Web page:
“Is it safe to assume this is yours?” referring to the drink.

“It is,” she said. Her voice reminded me of honey in smooth bourbon. “I can move, if you wanted to be alone.”

“That’s alright,” I confessed. “I’ve been alone enough so far today.

So, she sat and had at her drink. Half down in one shot. I looked at my own, to not be upstaged. It was more melted ice than anything else. I caught the barkeeper’s attention with a wave and a nod.

“Another for myself,” I told him. “And her as well, if she so desires.”

She nodded and off he went to fetch fresh glasses.

“Russel,” I revealed offering my hand.

“Louanne,” she accepted, taking my hand.

It felt not far from silk. Warm. Gentle.

“So,” I continued, politely retreating my hand. “You’re from around here?”

She laughed.

“Horrible, I know.”

“No, it’s fine,” she said through subsiding laughter. “I despise starting conversations, so thank you for taking that one for me. But no, I’m not from around here. I’m originally from out west. Nowhere Ville.”

“Never heard of it,” I replied.

We both laughed. Tired laughs. Like a duo fresh from sneaking out of the loony bin. Dope needle still hanging from our arms.

Our drinks arrived. I slid a bill forward. The barkeep accepted. The free market hard at work.

“So,” she said, with a sedated smile. She held out the word, waiting for me to take it up.

“No,” I assumed. “Not from exactly here, but not too far. North, a bit. Still a Nowhere Ville.”

“There are so many of them.”

“The great American dream. To live in nowhere. To own a little piece of nothing.”

I looked over towards her. Met those blue eyes for a while. She smiled. Then she frowned. Then her eyes drifted down, as though she were going to sleep, right then and there.

The television was still pandering. Dozens of people killed somewhere in some country. Hundreds killed somewhere else. An oil leak. A financial catastrophe. Mass murder. A drug epidemic or two. And two whores on podiums, telling you the other will make it worse and only they could make it better.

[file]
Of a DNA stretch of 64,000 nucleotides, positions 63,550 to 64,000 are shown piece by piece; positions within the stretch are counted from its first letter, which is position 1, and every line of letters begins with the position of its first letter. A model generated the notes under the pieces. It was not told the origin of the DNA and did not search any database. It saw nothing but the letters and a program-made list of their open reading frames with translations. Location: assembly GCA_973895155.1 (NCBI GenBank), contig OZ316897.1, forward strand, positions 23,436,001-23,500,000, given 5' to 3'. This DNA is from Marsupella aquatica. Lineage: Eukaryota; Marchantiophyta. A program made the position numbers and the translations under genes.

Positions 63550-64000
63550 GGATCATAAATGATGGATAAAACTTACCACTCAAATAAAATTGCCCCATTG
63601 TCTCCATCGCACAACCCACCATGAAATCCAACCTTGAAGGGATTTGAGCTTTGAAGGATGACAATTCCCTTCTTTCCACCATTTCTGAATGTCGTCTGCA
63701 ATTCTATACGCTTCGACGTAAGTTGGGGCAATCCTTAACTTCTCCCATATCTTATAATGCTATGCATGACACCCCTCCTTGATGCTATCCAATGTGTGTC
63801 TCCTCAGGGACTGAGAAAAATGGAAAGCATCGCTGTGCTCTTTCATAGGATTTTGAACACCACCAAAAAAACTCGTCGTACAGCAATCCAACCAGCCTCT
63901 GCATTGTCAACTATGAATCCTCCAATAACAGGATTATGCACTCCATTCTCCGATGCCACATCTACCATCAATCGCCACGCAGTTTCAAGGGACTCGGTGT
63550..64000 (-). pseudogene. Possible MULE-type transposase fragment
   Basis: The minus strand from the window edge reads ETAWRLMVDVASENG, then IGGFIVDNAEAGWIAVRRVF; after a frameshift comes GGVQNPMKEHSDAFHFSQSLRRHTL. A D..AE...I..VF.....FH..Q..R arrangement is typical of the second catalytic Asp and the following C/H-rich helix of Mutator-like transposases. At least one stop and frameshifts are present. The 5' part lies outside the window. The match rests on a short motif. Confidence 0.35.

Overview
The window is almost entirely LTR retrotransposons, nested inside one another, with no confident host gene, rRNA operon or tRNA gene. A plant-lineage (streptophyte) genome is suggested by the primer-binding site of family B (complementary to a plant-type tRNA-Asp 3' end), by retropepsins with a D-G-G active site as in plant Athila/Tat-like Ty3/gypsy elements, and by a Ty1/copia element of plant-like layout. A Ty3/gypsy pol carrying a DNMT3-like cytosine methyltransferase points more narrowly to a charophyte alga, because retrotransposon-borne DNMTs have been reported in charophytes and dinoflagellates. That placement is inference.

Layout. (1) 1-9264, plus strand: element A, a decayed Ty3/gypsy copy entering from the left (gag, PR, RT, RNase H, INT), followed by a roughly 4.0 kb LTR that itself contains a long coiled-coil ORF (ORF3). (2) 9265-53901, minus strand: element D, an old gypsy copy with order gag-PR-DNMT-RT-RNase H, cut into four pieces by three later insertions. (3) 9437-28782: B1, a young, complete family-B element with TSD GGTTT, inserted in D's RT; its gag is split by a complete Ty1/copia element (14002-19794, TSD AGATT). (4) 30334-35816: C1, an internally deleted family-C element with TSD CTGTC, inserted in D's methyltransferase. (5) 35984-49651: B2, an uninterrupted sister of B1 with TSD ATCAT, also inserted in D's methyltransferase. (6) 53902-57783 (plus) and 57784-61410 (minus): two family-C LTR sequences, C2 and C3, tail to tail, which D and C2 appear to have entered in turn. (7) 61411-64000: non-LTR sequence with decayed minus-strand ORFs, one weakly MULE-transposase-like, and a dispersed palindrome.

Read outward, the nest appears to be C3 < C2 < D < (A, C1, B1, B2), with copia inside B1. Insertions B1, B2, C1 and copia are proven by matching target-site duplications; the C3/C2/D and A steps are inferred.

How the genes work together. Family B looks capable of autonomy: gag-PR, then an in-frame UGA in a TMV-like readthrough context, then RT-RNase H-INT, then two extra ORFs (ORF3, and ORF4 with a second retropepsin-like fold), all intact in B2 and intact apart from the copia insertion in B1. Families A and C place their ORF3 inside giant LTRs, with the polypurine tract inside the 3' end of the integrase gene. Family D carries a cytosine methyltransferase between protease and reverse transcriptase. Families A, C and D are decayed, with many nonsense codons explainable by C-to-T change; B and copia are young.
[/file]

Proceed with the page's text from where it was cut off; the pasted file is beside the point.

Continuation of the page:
I only looked because she did. She became fixated. A mild rage seemed to grow on her face. A fury, organic but she lacked the gusto of execution. She wanted to be mad, but she just didn’t have the energy.

“That stuff isn’t good for you,” I told her. I watched as my hand reached out to touch her arm. “It will drive you mad.”

She turned and looked at me. She smiled again. Her opium smile. Passively gorgeous.

“I know it’s bad for you,” she said. “I’m a journalist.”

“Wow,” I said after sipping. “I suppose you would know better than most. Certainly, better than me.”

She reached for her glass. Gulp. Down it went, all in one shot. She chewed at the bit of lime for a few seconds.

“You know,” said she, somberly sweet. “The point isn’t to just make you feel bad. Like the world is a horrible place. Not originally. It’s supposed to show you what’s going wrong, so you can do your part to fix it. Showing these bad things was not intended to make more bad things happen. But that’s all it ever seems to do. Since the first kid was shown on the 6 o’clock news shooting up his gym class, every desperate loner thinks the fame will be the same. They don’t even know that they’ve made us all numb to it. Not even a pile of dead kindergarteners can get a rise out of people anymore.”

Not to make her feel lonely, I ordered another round. Or at least not lonelier than she was already feeling. Than we both seemed to be feeling. I finished my drink, trying to not look a drunk.

“I want to say something to make you feel better,” I nearly mumbled. “But I don’t know if I can. I’ve just come from a funeral.”

“For who?”

“An old friend. Old girlfriend, sort of.”

“I’m sorry to hear that.”

“Why? It’s not your fault.”

“I know. That’s just what you’re supposed to say to that.”

“Fuck that.”

“Pardon?”

“I said,” I said. “Fuck that. Why apologize? You just met me and you have no guilt in the situation. The guilt is mine and it doesn’t even seem to be enough to make me feel much of anything. And really, reasonably, I shouldn’t even have guilt. I didn’t kill her. Cancer did.”

“But you still feel guilty. Why?”

The drinks came. Another bill for his services.

I sip. To stall. To think of what to say.

“She had asked something of me, before she died. And I refused her.”

“What did she ask?”

“I’d rather not say.”

“Come on, Rus,” she nudged my arm. “Go ahead. I’m a stranger and you’ll never see me again anyway.”

“You don’t know that.”

“Oh,” she laughed. “Yes, I do.”

“What if I ask for your number right now?”

She laughed again. It seemed more alive, but still lethargic. She reached to her right side and shuffled through her purse. She pulled from it a note pad and pen. She sat, working on it for a moment. As though she had just been struck with the inspiration that spawned the Sistine Chapel and could not let it to slip away. After a minute, out tore the page and she placed it forcefully in front of me.

“There you go,” she said, retreating to her drink. “My name. My phone number. My address. My credit card number. My shoe size. The works.”

“Why all of that?”

“To prove a point.”

“What point?”

“I’ll tell you as soon as you tell me why you feel so damn guilty about this woman dying.”